Monday, April 13, 2015

Fit to Be Tied In: A History of Marvel Crossovers and Events Part 3- Cosmic Crossovers from The Infinity Gauntlet to The Annihilation Wave and Beyond

While it can be argued that the original Secret Wars was Marvel's first cosmic crossover, after all the Beyonder is a pretty cosmic threat, the threat still was mostly directed just at Earth. Something like the "Dark Phoenix Saga" had a loftier scale, with the Phoenix a threat so great it called down cosmic empires. So for me, the era of the cosmic crossover didn't start until 1991, when Jim Starlin made his grand entrance to the crossover stage with The Infinity Gauntlet.

I've written about The Inifinity Gauntlet multiple times in multiple ways, but long story short: Thanos gets the six Infinity Gems (yes, gems. It might be stones in Super Hero Squad and the Marvel Cinematic Universe, but it's still gems in the comics). Thanos becomes a god. Thanos kills half the universe. Heroes fight Thanos. He kills heroes. Cosmic beings fight Thanos. Thanos captures or destroys them. Nebula steals the Gauntlet. Thanos joins with heroes to stop Nebula. Adam Warlock winds up with Gauntlet. Thus endeth the lesson.

It's a well regarded, well remembered crossover from first of the cosmic masterminds, Jim Starlin, with art by George Perez (who you might remember from another crossover, Crisis on Infinite Earths) and Ron Lim.. While Thanos had been appearing in Silver Surfer for over a year, this is what brought him to the main stage of the Marvel Universe, and took a villain whose appearances could be counted on both hand and both feet of two people suddenly became a villain who was central to the Marvel Universe. It also resurrected Adam Warlock, Pip the Troll, and Gamora, three other Starlin characters (Warlock is technically a Lee/Kirby character, but Starlin's Warlock is about as similar to Lee/Kirby's as he is to Reed Richards) who would be part of the center of the cosmic Marvel Universe for the next few years, and the other two parts of Starlin's Infinity trilogy.

Starlin and Lim return in 1992, which saw the debut of The Infinity War. Following up on plot threads from The Infinity Gauntlet, when Warlock was briefly the lord of creation, he cast all good and evil from himself, thinking this would make him an impartial deity. What it really did was help give birth to the Magus, the embodiment of Warlock's evil, who took the name and skin color of the dark future version of Warlock from the classic Starlin tales. The Magus's plan is one of those incredibly windy, Machiavellian ones that has about four levels of wheels within wheels, but it involves creating evil doppelgangers of pretty much every superhero and sending them out against their opposites to replace them. There are four different factions all investigating the Magus's plot: the Infinity Watch (Warlock's team who each got an Infinity Gem when he divided up the gauntlet); Galactus and his merry band of the Silver Surfer, Nova (his herald at the time, an Earth girl made into a fiery cosmic being, not the cosmic hero of New Warriors and later cosmic events fame); the heroes of Earth; and Dr. Doom and Kang.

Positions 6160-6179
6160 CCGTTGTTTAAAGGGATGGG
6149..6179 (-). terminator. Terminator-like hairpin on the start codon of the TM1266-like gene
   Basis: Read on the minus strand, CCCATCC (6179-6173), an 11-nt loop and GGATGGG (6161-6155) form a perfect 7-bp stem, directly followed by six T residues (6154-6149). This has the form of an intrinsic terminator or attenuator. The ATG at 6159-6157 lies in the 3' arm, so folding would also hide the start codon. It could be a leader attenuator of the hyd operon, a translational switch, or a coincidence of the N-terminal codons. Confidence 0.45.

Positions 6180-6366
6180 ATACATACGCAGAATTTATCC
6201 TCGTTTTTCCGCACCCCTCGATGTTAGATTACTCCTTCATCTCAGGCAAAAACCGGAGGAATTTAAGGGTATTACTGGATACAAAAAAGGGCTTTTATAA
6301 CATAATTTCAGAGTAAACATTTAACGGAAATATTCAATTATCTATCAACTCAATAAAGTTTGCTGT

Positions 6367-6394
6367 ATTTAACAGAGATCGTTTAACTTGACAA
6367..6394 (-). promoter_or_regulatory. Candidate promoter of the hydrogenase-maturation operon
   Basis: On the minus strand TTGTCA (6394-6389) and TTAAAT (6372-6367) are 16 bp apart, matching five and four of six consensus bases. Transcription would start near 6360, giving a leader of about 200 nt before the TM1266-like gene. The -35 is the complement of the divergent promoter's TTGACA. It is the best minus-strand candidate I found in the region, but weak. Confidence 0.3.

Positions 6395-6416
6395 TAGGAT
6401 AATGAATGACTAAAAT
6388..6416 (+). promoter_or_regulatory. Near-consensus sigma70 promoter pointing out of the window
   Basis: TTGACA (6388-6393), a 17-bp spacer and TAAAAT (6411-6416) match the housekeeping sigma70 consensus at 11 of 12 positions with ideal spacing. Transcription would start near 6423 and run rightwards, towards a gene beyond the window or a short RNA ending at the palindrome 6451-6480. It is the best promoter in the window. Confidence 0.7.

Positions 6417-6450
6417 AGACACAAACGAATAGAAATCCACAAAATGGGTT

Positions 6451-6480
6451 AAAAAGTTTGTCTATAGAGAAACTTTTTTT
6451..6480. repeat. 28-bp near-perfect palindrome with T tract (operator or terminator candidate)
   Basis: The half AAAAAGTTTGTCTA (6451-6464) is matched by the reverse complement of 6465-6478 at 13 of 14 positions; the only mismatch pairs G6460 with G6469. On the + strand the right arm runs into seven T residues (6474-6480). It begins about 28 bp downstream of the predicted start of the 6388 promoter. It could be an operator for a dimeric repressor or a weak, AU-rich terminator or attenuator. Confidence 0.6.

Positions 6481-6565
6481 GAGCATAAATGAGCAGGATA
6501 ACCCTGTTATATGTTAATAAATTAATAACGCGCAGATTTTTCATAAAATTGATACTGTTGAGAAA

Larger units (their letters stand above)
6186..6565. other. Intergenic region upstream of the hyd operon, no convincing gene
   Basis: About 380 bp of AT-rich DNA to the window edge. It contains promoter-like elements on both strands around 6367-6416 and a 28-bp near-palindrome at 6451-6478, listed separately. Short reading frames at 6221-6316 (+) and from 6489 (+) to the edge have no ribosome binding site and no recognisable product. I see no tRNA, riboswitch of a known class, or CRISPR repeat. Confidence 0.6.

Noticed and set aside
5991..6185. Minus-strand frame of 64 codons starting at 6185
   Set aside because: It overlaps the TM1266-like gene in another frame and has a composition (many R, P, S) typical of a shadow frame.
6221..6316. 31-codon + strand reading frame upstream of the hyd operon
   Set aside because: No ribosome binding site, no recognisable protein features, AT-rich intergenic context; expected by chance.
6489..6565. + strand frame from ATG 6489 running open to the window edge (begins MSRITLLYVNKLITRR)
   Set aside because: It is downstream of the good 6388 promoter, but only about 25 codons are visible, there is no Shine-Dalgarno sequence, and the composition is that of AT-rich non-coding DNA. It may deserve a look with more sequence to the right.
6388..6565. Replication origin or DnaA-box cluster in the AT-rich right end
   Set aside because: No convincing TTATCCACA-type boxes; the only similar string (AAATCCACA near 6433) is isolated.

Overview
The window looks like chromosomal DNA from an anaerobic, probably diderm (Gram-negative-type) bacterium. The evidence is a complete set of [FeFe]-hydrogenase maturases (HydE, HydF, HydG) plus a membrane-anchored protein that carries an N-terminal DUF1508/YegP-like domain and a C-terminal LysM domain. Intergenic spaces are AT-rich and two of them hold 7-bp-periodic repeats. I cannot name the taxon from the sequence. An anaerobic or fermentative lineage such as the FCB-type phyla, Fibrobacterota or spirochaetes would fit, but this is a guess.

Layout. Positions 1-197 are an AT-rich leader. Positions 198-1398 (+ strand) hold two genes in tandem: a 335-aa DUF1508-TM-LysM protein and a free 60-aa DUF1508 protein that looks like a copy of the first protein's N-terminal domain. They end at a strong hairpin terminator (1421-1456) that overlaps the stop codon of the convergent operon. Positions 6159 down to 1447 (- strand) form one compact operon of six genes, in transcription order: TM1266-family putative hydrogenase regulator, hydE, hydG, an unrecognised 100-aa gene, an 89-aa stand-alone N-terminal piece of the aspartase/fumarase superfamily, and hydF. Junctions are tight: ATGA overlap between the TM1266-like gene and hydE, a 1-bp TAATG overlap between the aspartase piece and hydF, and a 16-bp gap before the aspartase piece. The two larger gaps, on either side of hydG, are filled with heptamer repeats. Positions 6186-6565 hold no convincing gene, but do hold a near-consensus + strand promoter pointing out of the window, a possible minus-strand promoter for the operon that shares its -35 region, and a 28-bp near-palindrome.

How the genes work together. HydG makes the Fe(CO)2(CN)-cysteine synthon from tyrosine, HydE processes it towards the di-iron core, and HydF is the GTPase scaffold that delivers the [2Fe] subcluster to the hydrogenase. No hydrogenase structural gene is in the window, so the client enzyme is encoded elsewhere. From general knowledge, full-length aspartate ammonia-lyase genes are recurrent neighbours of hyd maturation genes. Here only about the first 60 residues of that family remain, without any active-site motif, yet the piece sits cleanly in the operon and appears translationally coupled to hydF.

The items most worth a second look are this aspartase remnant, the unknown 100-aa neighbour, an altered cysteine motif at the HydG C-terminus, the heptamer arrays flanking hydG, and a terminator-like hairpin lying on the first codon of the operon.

Starlin does a lot of writing here about duality, about how we all have multiple versions of ourselves, some more divergent than others. For instance, Thanos's evil doppelganger is pretty much just Thanos. While the story is fun, it's much busier than Infinity Gauntlet, much more involved, and you almost wipe your brow in relief when all the threads come together. This was a big crossover with lots of issues where heroes fought their doppelgangers. Notable ones included Spider-Man #24, where Spider-Man's six armed doppelganger would survive and become part of "Maximum Carnage" and issues of Fantastic Four, where Sue Storm fought, defeated, and accepted her dark doppelganger, leading to the infamous Invisible Woman costume that had so many cut outs it might as well be an Emma Frost costume.

And if the Magus was Warlock's evil side, what happened to the good side? Well, that was the Goddess, who was the central antagonist of the final third of the Infinity trilogy, 1993's The Infinity Crusade. Powered by a couple dozen cosmic containment units (Cosmic Cubes of many shapes), the Goddess goes about recreating Counter Earth, the Earthlike planet that used to orbit the sun at the exact opposite point of Earth, turns it into a garden of Eden, and then populates it with superpeople from Earth she considers worthy. The Goddess's goal, she claims, is to rid the universe of evil. Sounds good, right? Well, pure good not balanced with anything is as destructive as poor evil, and again we get various factions fighting each other, including Goddess's heroes, the remaining heroes now forced to fight their friends, and Thanos and Warlock teamed up with Mephisto.